Dyed and Deviled Feeling colorful this spring? Find directions on how to dye hard-cooked eggs online at You’ll also find links to the deviled egg recipes featured in this issue and even more, such as Cucumber-Dill Deviled Eggs.

Learn facts about maple syrup production in Indiana and how much of the sweet stuff the state produces each year. You can also find details on the Wakarusa Maple Syrup Festival.

Discover spring events throughout the state, such as the Fort Wayne Cherry Blossom Festival and the Indiana Wine Trail’s Spring Into the Valley.

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In BOx
We love hearing from you, whether by email, comments on our website,, or even a tweet or Facebook post. In many cases, your notes can help us improve the experience of other readers or website visitors, so please keep them coming!

We at the lawrence County visitors Center enjoyed and appreciated the recent stories about persimmons and the state park inns. If you wish, let your readers know they can contact us at for more info about persimmons, the annual Mitchell Persimmon Festival and about Spring Mill Inn. We would be glad to provide more information! Dave branneman, Executive Director, lawrence County tourism Commission Mitchell, Ind. I enjoy reading your magazine. After reading the article on persimmons [“A Passion for Persimmons,” Fall 2012], I was wondering if I could raise one in my Lake Station garden and where I could get the plant? tony bodo Editor’s note: To learn more about persimmons, you can reach Jerry Lehman, the grower featured in the article, at (812) 298-8733 or You may also contact the Lawrence County Visitors Center at (800) 798-0769. I read “A Gardener’s Gift Guide” in the magazine and wondered about the small handheld pruner. I looked this up and found one under the Fiskars brand. Is this correct? naomi Saulman Editor’s note: Yes, our gardening columnist Colletta Kosiba was referring to the 15-inch Fiskars PowerGear Anvil Super Pruner, winner of the Arthritis Foundation’s Ease-of-Use Commendation. First, I want to thank your writer and photographer for visiting our company. [“From Gas to Glass,” Winter 2012-13]. The article was full of factual information and well presented in the magazine. The images do a good job of showcasing the glass production process. Also, we have received many comments from your readers that have mentioned they read the article and enjoyed it. I try to meet the individuals that tour our plant at the completion of the tour to get their reaction. One day last week I asked, as many times I do, how they heard about our company. About 15 out of 30 people in two tour groups heard about KOG and the tour from the article in My Indiana Home. Thank you again for your support. John O’Donnell, CEO, Kokomo Opalescent Glass Co. Kokomo, Ind. Do you have a question about something you read in My Indiana Home? Send questions, feedback and story ideas to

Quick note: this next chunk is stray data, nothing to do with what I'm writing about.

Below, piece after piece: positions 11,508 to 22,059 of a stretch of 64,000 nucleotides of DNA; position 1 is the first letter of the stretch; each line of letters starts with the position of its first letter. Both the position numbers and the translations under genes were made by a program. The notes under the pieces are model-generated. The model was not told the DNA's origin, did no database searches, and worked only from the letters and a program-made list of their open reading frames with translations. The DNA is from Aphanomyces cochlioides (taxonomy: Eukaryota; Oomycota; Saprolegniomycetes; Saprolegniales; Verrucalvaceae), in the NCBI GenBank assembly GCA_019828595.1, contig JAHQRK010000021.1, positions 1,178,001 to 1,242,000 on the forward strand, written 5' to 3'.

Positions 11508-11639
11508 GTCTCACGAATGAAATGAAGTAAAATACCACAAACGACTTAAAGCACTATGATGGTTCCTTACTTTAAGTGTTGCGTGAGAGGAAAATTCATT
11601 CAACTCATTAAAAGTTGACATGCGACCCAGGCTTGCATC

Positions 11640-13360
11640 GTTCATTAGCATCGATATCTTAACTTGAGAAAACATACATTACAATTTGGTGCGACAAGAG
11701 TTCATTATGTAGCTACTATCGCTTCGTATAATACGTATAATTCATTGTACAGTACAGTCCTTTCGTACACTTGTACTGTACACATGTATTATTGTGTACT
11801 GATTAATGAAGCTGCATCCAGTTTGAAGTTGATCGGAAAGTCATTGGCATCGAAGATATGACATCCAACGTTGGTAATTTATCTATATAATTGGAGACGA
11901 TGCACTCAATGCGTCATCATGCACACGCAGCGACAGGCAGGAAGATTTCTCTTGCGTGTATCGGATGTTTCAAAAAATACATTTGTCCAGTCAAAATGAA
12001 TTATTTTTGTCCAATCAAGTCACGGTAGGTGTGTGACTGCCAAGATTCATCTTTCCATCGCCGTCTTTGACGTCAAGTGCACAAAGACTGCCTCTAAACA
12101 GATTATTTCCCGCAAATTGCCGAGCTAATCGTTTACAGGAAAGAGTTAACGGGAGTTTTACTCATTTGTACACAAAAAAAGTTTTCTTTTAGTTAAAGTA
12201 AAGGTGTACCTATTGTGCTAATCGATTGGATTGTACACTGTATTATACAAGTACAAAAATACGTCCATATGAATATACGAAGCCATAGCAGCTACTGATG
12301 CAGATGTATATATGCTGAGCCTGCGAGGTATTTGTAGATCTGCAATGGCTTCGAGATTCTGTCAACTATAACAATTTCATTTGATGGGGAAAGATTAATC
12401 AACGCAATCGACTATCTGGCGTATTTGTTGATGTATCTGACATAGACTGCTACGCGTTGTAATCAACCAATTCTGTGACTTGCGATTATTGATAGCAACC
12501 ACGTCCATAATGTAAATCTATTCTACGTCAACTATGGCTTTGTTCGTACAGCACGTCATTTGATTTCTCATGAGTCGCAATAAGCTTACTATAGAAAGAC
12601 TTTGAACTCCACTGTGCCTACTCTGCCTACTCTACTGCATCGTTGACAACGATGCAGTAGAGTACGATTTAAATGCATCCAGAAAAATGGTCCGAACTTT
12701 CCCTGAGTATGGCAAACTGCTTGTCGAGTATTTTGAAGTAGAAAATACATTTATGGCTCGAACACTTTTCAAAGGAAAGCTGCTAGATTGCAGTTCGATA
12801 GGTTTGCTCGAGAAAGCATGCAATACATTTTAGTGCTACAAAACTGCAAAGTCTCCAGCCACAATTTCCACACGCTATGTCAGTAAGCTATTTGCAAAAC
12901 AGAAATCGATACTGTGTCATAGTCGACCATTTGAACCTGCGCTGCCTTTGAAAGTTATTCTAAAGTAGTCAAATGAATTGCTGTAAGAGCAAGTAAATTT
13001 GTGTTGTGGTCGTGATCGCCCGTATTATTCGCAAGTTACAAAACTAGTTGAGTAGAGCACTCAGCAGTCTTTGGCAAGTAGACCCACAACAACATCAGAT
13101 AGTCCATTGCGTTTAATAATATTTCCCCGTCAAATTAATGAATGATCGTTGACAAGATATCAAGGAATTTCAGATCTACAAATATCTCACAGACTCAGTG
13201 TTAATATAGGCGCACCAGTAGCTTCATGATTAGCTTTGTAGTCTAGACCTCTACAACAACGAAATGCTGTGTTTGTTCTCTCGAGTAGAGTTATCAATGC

Spring 2013

grow, cook, eat, learn

Learn how to make Strawberry Freezer Jam and other fresh spring recipes at



Blog Spotlight
Gal in the Middle